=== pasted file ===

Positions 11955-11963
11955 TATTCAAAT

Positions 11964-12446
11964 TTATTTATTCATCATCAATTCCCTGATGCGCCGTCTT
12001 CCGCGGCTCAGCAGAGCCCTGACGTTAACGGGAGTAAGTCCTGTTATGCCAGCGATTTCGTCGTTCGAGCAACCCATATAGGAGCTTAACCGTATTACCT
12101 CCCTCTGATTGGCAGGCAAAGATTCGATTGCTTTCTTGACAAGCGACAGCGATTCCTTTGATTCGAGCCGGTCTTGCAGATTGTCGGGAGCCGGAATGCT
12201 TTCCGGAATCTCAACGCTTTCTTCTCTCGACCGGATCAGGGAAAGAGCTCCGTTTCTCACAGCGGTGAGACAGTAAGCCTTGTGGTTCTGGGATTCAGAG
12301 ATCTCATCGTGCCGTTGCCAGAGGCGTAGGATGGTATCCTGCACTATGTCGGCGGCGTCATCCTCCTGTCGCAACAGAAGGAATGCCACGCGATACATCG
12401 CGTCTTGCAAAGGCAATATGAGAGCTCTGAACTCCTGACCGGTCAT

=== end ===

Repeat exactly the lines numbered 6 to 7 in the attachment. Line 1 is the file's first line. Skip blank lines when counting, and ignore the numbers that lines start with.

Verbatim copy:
12101 CCCTCTGATTGGCAGGCAAAGATTCGATTGCTTTCTTGACAAGCGACAGCGATTCCTTTGATTCGAGCCGGTCTTGCAGATTGTCGGGAGCCGGAATGCT
12201 TTCCGGAATCTCAACGCTTTCTTCTCTCGACCGGATCAGGGAAAGAGCTCCGTTTCTCACAGCGGTGAGACAGTAAGCCTTGTGGTTCTGGGATTCAGAG